What’s the most important decision a company makes?
While each of these is important, none of them is the most important question a company should ask. It’s not even the second most important decision a company can make.
By far, the most important decision a company makes is who to hire. Each and every employee who joins the company makes the organization either a little better or a little worse. He or she can be an ambassador thus attracting more talent or can be toxic and push current employees out the door. So inviting new employees to join the organization is of utmost importance.
The second most important decision – ahead of new plants, new products, new services, new office space, new policies, and hundreds of other decisions – is who to promote into a management position.
Why such an emphasis on who becomes a manager? Because, as the saying goes, no one quits a company; they quit a boss.
Managers, particularly frontline managers, wield influence over other employees. These supervisors are responsible for the performance and engagement of multiple employees so the organizational impact these leaders have is significant. Choosing the right people to manage other employees is therefore elevated to silver medal status on the decision-making podium.
Is there a key element in choosing first-time supervisors and promoting supervisors to ever-higher authority levels? Yes! And it can be found in one word:
That’s what makes for a good manager — the ability to connect with others.
When I work with organizations, I’m amazed at some of the managers I meet. They don’t smile. They don’t talk much. When they do talk, it’s more of a mumble. And that’s just during introductions!
When we begin talking about management, it’s clear they don’t have good interpersonal skills which most often results in poor performance for both the team and the supervisor. I’ve even come across one manager who flat out said, “I really just don’t like people.”
Liking people and having the ability to connect on a personal level is the most important factor in being an effective manager. Legendary Packers coach Vince Lombardi understood this. Yes, he was a very demanding “boss” and had high expectations from his “workers.” Yet he also cared for them deeply and expected the team to care for each other.
Author Michael Lee Stallard stated it this way in a September 2014 blog entry: "Vince Lombardi had a passion for relationship excellence too. He loved his players. He told them they must love one another and said love made the difference on their team.”
That idea of loving your teammates can be found in the report Future Work Skills 2020. This research points to Social Intelligence as being one of ten key skills required for business success:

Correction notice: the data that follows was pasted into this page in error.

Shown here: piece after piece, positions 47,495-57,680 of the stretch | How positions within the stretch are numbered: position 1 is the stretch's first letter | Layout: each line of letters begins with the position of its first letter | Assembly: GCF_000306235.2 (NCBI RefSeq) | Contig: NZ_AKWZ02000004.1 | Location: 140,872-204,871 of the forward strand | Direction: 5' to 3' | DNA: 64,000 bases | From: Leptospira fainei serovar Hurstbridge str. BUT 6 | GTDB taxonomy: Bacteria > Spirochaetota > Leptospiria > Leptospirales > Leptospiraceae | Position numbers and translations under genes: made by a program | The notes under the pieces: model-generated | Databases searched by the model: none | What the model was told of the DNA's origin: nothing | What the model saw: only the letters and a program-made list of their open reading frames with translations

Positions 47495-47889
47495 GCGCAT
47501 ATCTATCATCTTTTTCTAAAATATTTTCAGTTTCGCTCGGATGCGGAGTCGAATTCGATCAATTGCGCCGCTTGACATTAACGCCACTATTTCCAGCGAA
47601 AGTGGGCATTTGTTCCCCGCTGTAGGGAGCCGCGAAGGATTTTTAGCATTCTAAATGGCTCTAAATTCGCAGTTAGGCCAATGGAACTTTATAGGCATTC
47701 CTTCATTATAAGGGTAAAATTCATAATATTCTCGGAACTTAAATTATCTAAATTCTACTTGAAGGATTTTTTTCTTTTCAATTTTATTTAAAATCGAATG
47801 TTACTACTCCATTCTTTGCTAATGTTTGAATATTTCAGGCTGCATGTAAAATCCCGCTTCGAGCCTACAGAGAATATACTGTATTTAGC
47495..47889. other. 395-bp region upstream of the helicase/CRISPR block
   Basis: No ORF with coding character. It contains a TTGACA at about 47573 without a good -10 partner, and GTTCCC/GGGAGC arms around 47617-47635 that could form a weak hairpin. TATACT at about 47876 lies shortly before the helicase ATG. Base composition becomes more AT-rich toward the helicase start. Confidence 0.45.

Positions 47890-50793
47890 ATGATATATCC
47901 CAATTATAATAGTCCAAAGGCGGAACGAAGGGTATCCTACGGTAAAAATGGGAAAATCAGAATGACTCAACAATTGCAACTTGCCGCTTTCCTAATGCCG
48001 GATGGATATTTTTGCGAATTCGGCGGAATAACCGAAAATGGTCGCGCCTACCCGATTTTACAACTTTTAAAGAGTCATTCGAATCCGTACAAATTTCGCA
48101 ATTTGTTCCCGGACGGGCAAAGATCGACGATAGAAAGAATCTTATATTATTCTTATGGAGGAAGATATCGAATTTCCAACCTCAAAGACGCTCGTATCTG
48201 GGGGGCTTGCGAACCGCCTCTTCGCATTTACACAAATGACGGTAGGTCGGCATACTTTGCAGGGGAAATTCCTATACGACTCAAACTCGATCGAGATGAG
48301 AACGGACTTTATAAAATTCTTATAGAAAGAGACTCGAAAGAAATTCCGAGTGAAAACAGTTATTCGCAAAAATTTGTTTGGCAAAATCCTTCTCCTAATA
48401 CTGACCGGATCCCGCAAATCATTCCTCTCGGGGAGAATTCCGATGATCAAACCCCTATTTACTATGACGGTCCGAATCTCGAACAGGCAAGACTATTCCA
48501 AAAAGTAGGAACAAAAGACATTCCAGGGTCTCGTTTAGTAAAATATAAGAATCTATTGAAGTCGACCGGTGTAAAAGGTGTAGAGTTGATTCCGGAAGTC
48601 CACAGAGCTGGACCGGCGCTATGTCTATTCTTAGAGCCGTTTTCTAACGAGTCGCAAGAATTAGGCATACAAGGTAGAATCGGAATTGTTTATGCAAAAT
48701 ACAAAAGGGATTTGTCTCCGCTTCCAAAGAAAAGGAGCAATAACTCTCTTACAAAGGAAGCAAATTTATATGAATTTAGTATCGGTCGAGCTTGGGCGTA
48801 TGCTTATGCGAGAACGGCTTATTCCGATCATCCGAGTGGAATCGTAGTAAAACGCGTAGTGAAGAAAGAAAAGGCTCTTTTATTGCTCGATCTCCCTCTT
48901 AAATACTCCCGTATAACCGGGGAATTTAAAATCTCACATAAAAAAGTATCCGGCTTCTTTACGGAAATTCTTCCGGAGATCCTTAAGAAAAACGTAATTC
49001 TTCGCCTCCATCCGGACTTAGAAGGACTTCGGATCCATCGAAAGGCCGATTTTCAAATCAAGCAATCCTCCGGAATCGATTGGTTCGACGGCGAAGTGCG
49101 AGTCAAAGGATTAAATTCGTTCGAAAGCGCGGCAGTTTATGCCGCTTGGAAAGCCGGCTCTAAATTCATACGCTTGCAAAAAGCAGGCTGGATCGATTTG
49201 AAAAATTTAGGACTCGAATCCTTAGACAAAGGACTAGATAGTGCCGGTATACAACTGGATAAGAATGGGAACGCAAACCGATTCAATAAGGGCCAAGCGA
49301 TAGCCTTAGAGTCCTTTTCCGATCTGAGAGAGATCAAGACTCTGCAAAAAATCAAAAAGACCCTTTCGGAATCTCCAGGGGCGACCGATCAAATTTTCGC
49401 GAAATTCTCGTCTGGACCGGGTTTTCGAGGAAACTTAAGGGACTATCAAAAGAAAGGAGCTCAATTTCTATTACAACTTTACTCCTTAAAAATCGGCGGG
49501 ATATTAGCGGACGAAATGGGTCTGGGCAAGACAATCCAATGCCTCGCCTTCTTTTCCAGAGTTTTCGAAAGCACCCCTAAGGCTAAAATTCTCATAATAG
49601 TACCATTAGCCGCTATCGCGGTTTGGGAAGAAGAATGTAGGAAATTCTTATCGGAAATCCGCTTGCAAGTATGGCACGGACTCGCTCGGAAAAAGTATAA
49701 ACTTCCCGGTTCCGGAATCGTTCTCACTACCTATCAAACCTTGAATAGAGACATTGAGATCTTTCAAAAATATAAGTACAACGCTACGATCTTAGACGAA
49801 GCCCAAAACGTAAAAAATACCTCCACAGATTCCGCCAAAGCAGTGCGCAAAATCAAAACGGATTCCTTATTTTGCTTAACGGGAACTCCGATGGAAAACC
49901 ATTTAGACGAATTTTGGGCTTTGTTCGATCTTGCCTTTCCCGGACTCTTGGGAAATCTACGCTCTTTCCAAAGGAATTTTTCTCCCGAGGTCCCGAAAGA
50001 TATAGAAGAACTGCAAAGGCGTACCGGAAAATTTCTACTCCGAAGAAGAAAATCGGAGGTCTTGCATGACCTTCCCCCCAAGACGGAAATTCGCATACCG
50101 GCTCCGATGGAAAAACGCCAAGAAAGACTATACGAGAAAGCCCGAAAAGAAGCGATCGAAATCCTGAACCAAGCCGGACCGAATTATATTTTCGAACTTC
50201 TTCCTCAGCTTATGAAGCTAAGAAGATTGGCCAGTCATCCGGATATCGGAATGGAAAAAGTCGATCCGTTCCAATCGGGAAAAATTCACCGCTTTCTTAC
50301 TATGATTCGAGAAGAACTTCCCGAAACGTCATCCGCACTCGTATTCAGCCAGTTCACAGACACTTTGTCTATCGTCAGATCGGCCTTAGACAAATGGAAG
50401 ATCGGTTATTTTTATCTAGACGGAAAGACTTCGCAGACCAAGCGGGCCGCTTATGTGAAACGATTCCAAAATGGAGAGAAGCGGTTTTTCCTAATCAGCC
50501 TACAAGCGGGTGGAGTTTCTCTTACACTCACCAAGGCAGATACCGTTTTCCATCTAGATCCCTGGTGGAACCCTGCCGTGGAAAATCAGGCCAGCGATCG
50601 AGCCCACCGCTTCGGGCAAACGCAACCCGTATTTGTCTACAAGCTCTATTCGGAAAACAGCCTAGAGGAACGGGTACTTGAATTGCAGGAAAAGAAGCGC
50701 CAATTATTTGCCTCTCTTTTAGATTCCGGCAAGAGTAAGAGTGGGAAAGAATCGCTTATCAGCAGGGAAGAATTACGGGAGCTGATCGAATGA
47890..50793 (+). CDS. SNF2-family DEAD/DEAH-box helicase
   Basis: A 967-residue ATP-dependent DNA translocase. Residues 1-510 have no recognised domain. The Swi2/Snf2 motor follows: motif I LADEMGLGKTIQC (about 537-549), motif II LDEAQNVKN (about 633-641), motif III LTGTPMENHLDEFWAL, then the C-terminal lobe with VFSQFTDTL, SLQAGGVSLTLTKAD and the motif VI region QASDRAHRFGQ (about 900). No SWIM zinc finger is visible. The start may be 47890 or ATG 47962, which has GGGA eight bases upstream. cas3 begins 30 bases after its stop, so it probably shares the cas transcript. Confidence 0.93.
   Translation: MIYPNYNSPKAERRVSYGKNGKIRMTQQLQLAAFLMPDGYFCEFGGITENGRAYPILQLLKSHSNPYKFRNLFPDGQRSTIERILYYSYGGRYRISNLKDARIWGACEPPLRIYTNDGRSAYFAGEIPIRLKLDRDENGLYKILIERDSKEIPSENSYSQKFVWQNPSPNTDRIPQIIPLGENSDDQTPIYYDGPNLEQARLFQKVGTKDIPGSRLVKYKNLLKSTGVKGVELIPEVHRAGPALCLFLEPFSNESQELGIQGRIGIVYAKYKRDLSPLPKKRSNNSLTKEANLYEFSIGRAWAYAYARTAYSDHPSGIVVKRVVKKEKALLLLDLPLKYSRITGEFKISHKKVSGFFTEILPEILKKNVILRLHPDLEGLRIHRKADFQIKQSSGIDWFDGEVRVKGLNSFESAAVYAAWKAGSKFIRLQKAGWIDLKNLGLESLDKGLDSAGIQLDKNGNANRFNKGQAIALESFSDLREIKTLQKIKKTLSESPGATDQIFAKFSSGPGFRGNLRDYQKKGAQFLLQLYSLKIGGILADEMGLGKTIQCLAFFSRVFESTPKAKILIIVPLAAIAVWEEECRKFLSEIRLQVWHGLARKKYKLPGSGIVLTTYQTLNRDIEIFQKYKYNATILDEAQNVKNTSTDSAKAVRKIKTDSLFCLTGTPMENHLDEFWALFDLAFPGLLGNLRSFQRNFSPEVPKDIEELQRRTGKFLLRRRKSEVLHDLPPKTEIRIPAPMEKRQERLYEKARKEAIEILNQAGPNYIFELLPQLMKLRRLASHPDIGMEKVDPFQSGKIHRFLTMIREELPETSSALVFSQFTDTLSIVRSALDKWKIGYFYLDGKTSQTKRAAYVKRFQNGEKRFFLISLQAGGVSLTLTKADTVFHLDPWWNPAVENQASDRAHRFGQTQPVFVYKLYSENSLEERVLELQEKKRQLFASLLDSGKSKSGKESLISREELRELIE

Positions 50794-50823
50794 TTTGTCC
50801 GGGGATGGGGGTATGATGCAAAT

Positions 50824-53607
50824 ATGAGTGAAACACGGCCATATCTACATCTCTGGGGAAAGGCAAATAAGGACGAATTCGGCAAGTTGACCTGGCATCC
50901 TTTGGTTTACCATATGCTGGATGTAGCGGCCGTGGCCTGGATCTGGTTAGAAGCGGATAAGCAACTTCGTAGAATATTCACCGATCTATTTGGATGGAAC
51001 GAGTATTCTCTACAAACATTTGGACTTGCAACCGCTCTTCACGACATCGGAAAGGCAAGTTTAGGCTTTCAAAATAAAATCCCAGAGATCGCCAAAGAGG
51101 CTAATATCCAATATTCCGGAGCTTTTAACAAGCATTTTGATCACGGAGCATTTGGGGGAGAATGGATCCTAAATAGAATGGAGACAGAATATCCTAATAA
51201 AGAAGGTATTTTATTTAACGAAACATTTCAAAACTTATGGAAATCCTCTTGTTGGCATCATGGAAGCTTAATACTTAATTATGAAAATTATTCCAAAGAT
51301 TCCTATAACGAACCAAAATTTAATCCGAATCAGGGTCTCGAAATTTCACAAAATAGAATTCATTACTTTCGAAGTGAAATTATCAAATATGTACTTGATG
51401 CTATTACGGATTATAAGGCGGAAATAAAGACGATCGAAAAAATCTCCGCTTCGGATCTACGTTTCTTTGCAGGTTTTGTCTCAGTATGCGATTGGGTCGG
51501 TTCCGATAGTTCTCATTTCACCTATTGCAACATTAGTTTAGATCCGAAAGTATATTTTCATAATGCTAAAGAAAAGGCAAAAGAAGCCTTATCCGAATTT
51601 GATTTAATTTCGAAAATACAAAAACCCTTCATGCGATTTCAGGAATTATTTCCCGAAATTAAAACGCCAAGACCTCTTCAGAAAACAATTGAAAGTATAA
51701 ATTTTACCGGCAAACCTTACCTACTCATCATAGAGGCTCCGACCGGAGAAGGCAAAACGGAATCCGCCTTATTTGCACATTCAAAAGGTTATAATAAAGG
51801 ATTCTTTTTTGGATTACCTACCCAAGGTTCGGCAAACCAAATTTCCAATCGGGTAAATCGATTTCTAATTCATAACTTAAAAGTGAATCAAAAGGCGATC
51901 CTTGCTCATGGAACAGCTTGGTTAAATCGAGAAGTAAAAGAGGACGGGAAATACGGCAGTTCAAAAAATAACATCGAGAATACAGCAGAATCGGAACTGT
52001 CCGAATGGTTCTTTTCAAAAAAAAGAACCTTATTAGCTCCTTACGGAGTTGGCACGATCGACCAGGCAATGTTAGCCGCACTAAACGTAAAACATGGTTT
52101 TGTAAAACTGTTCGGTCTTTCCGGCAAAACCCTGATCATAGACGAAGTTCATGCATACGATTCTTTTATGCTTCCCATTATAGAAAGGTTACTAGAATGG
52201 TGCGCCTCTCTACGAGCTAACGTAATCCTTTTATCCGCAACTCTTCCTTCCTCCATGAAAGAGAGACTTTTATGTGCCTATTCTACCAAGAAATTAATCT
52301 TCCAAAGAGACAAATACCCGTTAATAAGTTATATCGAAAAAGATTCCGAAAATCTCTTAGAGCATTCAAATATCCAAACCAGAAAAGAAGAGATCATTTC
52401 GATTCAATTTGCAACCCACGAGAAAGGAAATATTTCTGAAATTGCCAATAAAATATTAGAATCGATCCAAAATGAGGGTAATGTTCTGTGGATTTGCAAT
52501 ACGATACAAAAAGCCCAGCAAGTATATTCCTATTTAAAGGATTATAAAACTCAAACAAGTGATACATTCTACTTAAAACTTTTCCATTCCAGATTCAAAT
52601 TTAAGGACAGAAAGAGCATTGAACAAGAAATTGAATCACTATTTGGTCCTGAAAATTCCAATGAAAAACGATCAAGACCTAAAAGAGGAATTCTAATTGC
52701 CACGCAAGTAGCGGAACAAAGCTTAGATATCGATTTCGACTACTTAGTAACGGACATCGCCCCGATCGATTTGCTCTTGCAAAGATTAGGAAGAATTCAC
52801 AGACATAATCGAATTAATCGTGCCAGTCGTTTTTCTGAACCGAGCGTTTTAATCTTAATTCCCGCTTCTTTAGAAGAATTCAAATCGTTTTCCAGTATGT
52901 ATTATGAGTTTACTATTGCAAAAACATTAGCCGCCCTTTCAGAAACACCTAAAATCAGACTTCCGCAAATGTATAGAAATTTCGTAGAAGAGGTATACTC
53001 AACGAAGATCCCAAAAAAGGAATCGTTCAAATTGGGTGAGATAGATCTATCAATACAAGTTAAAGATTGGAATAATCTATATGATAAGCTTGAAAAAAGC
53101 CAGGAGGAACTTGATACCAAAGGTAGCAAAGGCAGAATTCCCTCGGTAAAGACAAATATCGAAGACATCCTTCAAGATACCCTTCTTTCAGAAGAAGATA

Social Intelligence: the ability to connect to others in a deep and direct way, to sense and stimulate reactions and desired interactions.
Organizations must move away from promoting people simply based on things like individual performance or tenure. Certainly these items are part of the promotion equation but the overriding selection criteria is the people factor. An effective manager is someone who is both likable and who likes other people. Key to an organization's success, then, is finding those supervisors who deeply care for the people in their charge.
As Simon Sinek once said: "How management chooses to treat its people impacts everything -- for better or for worse."
What do you think? Agree? Or is there a different #1 factor for supervisor success?
I love my wife. That’s one reason we’ve stayed married over 30 years. We love watching movies, traveling, and cooking together (she is most certainly the cook, I just stir when she tells me).
I also appreciate my wife. I appreciate the way she decorates the house and makes it feel “homey.” I appreciate how she keeps the house running by balancing our family finances. And I appreciate how she keeps me informed about family and friends by reading me Facebook posts.
And I value my wife. The thing I value most is how she makes me a better me. She keeps me looking good through her great sense of fashion, helps me find the right words to difficult conversations, and regularly offers advice on my speaking business. While I may not always treat her like the treasure she is, I value and cherish her beyond words.
So what’s the difference between the three? Is one more important than the other? Do I really need all three for a successful marriage? Let’s start this brief exploration with a few definitions:
Love: To have a profoundly tender, passionate affection for.
Appreciate: To be grateful or thankful for; to be fully conscious or aware of.